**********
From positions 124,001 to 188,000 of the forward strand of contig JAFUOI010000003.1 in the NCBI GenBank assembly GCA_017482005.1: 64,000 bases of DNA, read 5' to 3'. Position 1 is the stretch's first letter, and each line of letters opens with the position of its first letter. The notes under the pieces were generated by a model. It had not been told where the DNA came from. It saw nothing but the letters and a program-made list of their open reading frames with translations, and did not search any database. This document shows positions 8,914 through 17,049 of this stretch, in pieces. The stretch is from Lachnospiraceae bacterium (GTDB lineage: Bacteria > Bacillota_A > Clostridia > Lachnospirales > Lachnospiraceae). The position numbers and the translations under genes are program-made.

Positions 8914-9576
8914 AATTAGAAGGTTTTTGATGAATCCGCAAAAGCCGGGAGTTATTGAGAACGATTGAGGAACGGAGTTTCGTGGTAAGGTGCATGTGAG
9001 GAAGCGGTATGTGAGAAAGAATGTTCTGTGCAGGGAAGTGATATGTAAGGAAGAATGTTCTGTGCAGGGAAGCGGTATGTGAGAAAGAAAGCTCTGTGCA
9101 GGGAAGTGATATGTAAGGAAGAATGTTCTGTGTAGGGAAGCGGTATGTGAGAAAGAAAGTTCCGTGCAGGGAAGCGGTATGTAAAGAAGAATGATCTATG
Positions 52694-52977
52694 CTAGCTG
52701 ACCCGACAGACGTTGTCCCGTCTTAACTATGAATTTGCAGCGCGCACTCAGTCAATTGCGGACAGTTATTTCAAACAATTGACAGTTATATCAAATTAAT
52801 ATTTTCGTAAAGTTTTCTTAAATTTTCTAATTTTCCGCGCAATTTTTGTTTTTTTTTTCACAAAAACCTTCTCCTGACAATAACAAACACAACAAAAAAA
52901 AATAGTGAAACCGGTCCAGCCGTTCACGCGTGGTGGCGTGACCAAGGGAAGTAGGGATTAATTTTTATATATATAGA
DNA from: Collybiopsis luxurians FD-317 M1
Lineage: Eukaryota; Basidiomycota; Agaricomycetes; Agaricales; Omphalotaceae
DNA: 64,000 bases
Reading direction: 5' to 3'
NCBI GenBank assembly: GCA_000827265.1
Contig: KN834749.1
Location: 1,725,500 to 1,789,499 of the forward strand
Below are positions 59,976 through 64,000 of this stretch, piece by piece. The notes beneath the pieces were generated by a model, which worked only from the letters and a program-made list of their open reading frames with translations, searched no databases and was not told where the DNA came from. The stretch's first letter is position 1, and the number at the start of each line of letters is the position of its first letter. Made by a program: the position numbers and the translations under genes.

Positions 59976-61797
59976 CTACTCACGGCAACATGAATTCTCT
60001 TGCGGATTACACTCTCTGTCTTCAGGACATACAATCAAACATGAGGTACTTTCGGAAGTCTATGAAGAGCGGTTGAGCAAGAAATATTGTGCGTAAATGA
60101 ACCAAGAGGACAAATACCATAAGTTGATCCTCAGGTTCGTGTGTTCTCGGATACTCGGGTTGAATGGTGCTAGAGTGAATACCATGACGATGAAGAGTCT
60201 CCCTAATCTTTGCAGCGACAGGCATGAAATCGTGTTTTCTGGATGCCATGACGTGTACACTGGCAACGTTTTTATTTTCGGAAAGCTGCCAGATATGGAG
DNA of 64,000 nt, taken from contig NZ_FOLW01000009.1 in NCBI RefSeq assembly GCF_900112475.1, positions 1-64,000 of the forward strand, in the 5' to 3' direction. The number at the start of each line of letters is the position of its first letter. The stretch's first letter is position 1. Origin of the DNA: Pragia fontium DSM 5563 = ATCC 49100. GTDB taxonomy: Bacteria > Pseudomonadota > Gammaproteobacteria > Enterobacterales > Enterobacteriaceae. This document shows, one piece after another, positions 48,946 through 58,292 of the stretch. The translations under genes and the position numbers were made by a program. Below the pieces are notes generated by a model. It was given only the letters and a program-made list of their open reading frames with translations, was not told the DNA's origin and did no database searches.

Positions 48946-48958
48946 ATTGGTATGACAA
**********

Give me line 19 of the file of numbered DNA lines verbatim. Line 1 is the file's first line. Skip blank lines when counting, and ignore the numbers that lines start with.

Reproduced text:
Positions 59976-61797